Does Today’s “Stay Home, Stay Healthy, Stay Connected” Executive Order Change Anything?

Let’s Find Out

This afternoon the Governor issued an executive order stating the Arizonans “shall limit their time away from their place of residence or property” with some exceptions. Let’s explore what those exceptions are, ok?

One exception category is for what’s called “essential activities”. Another category is “essential functions”. A third exemption category is for what’s called “essential business services”. So, the stay at home order covers everything but those exceptions.

Let’s unpack what those words essential activities, essential functions, and essential business services mean under the Order (the exceptions). As you explore the list of exceptions try to find something that’s not on the list. At the end, you can answer this question for yourself, “does this make any real changes to what was happening before the Order? “

Let’s dig into the exemptions:

  • Essential Infrastructure Operations: includes but is not limited to: food production, distributions, and sale; construction (including, but not limited to, construction required in response to this public health emergency, hospital construction, construction of long-term care facilities, public works construction, and housing construction); building management and maintenance; landscape management; airport operations; operation and maintenance of utilities, including water, sewer and gas; electrical (including power generations, distribution, and production of raw materials); distribution centers; oil and biofuel refining; roads, highways, railroads and public transportation; ports; cybersecurity operations; flood control; solid waste and recycling collection and removal; internet, video and telecommunications systems (including the provision of essential global, national, and local infrastructure for computing services, business infrastructure communications and web-based services). Essential Infrastructure shall be construed broadly to avoid any impacts to essential infrastructure, broadly defined.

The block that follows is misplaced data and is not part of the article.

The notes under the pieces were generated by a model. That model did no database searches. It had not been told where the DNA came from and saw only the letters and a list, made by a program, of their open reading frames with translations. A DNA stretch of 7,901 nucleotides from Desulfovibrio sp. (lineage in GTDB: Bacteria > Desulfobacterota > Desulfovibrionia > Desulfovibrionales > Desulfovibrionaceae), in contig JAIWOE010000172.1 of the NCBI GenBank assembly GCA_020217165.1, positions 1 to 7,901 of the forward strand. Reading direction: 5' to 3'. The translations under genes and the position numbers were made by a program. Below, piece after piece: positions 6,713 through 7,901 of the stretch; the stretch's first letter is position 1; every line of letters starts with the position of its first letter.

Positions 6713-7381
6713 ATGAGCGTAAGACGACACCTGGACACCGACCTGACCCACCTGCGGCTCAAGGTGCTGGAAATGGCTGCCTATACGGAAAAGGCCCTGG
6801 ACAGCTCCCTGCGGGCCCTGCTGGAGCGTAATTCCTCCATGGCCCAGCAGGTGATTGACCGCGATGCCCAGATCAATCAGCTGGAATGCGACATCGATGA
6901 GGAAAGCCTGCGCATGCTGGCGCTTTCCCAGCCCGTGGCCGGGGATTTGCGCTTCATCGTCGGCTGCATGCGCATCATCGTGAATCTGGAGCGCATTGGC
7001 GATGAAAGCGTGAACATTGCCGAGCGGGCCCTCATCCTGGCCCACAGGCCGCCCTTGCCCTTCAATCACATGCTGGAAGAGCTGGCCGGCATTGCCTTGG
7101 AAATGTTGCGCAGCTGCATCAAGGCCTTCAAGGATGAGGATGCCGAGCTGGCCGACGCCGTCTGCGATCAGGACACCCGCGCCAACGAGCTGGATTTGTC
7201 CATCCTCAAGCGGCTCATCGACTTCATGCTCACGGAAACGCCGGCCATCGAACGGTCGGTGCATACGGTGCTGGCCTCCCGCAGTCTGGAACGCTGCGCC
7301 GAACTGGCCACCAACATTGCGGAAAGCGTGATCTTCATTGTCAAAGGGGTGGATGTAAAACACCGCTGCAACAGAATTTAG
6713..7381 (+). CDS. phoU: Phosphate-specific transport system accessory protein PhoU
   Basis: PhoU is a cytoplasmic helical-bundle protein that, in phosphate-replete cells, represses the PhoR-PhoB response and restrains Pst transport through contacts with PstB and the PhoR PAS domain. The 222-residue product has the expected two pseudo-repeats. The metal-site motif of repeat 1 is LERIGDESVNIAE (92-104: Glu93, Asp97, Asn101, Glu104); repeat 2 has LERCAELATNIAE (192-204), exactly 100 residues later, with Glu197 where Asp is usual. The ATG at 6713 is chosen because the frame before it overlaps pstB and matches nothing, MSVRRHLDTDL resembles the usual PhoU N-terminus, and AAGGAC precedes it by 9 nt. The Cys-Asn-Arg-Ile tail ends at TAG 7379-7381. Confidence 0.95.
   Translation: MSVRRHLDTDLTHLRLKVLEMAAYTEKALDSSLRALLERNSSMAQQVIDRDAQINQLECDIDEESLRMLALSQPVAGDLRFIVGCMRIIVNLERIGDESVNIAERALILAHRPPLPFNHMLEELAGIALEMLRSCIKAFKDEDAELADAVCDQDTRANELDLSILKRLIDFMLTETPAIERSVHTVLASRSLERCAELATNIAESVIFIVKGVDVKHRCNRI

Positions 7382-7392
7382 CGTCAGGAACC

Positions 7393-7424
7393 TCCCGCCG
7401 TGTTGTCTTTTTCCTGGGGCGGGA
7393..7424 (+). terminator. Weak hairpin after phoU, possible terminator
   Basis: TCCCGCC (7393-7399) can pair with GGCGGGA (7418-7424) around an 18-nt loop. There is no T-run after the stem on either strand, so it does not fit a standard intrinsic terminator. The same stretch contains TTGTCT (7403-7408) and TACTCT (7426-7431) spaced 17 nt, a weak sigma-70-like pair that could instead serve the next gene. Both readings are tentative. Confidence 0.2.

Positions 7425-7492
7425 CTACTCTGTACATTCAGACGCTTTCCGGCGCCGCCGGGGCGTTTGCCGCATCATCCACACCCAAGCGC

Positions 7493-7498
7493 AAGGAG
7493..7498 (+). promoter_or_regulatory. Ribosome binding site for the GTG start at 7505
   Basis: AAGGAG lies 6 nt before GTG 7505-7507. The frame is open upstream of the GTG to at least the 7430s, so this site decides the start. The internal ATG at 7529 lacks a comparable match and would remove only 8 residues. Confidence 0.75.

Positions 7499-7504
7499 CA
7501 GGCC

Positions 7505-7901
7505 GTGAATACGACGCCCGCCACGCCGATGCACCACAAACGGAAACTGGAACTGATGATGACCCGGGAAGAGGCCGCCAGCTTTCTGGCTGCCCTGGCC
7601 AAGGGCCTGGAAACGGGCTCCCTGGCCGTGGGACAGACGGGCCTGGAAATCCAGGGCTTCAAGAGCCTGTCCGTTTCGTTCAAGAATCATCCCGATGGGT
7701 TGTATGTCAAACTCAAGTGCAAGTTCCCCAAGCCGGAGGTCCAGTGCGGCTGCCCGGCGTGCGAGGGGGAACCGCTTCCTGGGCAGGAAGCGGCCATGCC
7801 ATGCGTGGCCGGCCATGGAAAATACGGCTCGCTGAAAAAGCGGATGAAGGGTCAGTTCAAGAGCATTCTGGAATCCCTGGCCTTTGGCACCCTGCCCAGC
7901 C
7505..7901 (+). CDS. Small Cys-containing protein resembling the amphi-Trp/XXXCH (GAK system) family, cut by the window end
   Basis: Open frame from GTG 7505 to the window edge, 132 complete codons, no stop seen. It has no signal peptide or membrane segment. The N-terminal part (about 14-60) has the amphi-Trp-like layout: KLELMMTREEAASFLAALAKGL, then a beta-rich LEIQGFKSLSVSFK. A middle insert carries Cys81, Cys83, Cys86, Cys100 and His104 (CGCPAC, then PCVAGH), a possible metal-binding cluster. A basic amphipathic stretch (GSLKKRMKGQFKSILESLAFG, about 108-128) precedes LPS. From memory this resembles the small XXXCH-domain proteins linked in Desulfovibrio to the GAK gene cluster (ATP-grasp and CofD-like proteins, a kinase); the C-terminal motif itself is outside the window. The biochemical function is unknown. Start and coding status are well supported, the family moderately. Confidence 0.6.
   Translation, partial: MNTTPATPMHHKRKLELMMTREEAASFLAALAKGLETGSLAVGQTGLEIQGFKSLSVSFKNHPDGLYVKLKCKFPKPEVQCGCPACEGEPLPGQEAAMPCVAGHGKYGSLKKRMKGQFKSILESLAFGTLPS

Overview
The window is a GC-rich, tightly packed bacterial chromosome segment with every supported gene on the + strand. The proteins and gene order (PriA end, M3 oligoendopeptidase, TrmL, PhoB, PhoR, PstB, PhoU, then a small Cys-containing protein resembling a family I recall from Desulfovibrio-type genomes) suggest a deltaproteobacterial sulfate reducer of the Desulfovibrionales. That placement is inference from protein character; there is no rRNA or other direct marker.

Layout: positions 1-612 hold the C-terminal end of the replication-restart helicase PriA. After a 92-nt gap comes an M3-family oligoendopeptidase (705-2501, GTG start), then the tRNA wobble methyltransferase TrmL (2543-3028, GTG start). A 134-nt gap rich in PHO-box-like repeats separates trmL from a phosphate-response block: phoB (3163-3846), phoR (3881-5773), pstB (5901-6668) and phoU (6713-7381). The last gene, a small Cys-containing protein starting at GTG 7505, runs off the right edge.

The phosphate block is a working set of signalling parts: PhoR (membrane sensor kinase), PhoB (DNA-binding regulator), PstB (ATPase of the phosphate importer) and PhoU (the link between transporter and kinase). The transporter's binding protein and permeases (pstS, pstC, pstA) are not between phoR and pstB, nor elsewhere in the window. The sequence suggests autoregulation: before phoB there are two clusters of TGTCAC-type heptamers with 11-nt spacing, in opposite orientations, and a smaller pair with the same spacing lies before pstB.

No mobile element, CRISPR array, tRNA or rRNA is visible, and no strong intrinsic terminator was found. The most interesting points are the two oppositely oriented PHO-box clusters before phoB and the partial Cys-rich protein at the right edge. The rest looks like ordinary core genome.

• Essential Businesses and Operations: includes but is not limited to Healthcare and Public Health Operations, Human Services Operations, Essential Governmental Functions and Essential Infrastructure Operations as well as the following:

    • Stores that sell groceries and medicine: Grocery stores, pharmacies, certified farmers’ markets, farm and produce stands, supermarkets, convenience stores, and other establishments engaged in the retail sale of groceries, canned food, dry goods, frozen foods, fresh fruits and vegetables, pet supplies, fresh meats, fish and poultry, alcoholic and non-alcoholic beverages, and any other household stores that sell groceries, medicine, including medication not requiring a medical prescription, and also that sell other non-grocery products, and products necessary to maintaining the safety, sanitation and essential operation of residences and Essential Businesses and Operations.

    • Food, beverage and agriculture: Food and beverage manufacturing, production, processing, and cultivation, including farming, livestock, fishing, baking; and other production of agriculture, including cultivation, marketing, production, and distribution of animals and goods for consumption and businesses that provide food, shelter and other necessities for life for animals, including animal shelters, rescues, shelters, kennels and adoption facilities.

    • Outdoor recreation activities: any outdoor recreation area, park, site or trail that provides opportunities for outdoor recreation with social distancing such as walking, hiking and biking. This includes golf courses if restrictions on food and beverage service under Executive Order 2020-09 are followed.

    • Organizations that provide charitable and social services: Businesses and religious and secular nonprofit organizations, including food banks, when providing food, shelter and social services and other necessities of life for economically disadvantaged or otherwise vulnerable individuals who need assistance as a result of this emergency and people with disabilities.

    • Media: Newspapers, television, radio and other media services.

    • Gas stations and businesses needed for transportation: Gas stations and auto-supply, auto-repair and related facilities including (including vehicle sales), truck stops, and bicycle shops and related facilities.

    • Financial institutions: Banks, currency exchanges, consumer lenders, including but not limited to payday lenders, pawnbrokers, consumer installment lenders and sales finance lenders, credit unions, appraisers, title companies, financial markets, trading and futures exchanges, affiliates of financial institutions, entities that issue bonds, related financial institutions and institutions selling financial products.

    • Hardware and supply stores: Hardware stores and businesses that sell electrical, plumbing and heating materials.